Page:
Guo Fu Lou
This restaurant is located on the penthouse level of a building in which every floor is packed with restaurants. We enjoyed a sensational, classic Cantonese meal with my favorite dishes being the grouper in soy sauce, roasted chicken and noodles with shredded pork. I also liked the winter melon soup with crab meat, a delicacy of both Hong Kong and this restaurant. I could not get used to the combination of flavors in the fish bladder with pigeon egg. I am not a big abalone fan and the dried abalone with broccoli was just plain weird for my palate.
The wines were largely disappointing, from a corked 1995 l’Eglise Clinet to a so-so 1982 Pontet Canet (produced long before they started making first-growth quality wines). However, a South African Cabernet Sauvignon from Boekenhoutskloof saved the day. It is a complex, elegant red offering notes of cedarwood, black currants, forest floor and herbs. We finished with the sweet 2000 Tokai Oremus Five Putooynos from Hungary.
Guo Fu Lou’s impressive wine list is deep in many areas, primarily French wines, but they also have a nice selection from South Africa, Australia, Italy and other countries. The food was of very high quality, and though we got a little adventurous with the fish bladder and dried abalone, the rest of the dishes were superb.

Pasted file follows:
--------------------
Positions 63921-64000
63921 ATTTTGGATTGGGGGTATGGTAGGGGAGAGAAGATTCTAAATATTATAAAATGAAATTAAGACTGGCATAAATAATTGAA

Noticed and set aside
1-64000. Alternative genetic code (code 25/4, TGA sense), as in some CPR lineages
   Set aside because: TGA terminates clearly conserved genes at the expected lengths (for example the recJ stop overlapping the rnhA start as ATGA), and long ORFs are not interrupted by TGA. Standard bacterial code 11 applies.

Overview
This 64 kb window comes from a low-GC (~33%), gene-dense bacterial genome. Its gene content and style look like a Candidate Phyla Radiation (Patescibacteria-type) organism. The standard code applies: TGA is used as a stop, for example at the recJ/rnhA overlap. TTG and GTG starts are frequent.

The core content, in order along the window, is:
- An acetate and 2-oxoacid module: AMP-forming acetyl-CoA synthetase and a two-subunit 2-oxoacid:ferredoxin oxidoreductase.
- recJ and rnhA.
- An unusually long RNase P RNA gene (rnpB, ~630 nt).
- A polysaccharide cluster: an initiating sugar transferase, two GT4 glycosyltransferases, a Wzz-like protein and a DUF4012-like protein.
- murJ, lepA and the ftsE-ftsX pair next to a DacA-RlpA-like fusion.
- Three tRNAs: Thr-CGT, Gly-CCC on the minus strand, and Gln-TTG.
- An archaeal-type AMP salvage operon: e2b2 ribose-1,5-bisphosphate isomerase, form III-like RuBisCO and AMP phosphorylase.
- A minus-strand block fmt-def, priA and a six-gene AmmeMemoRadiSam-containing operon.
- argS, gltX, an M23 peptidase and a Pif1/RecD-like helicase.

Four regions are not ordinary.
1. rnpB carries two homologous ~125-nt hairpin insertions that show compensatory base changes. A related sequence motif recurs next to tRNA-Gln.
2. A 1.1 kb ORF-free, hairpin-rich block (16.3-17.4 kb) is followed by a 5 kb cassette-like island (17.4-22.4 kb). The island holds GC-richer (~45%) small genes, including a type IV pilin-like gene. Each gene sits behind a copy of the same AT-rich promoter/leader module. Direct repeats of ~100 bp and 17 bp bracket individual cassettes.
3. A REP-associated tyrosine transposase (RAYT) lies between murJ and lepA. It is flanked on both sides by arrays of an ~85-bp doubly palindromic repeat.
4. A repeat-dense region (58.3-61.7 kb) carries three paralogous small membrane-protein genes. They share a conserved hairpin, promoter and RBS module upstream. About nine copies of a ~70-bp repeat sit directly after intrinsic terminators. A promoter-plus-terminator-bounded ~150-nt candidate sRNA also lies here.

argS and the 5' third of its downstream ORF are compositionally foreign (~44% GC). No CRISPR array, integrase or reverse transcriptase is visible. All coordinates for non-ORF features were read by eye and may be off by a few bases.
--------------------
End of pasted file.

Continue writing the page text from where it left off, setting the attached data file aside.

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Petit Louis Bistro
A lookalike, authentic French bistro, Petit Louis in Baltimore's Roland Park is the creation of restauranteurs par excellence Cindy Wolf and Tony Foreman. You feel like you’ve walked into a bistro on the Left Bank of Paris when you enter Petit Louis. The food is classic bistro, and they do it well. All of the courses we had were flavorful, sometimes a trifle rustic, but delicious in their intensity. This was good comfort food prepared extremely well. The wines started with one of the major surprises for me over the last year, the 2006 sparking wine from Tony Soter in Oregon. I had this several times while I was out visiting Oregon, and I had always been impressed, but this is a 10-year-old sparking Rosé that is just sensational, and I’m talking world class—it’s that good. Something this good from France would cost at least two to three times as much, so kudos to Tony Soter. The 1995 Billaud-Simon Chablis Mont de Milieu was oxidized and undrinkable. The 1996 Zind-Humbrecht Pinot Gris Clos St. Urbain Rangen de Thann was sweet, and although it went well with the foie gras, it was just a little too unctuous and sweet a wine...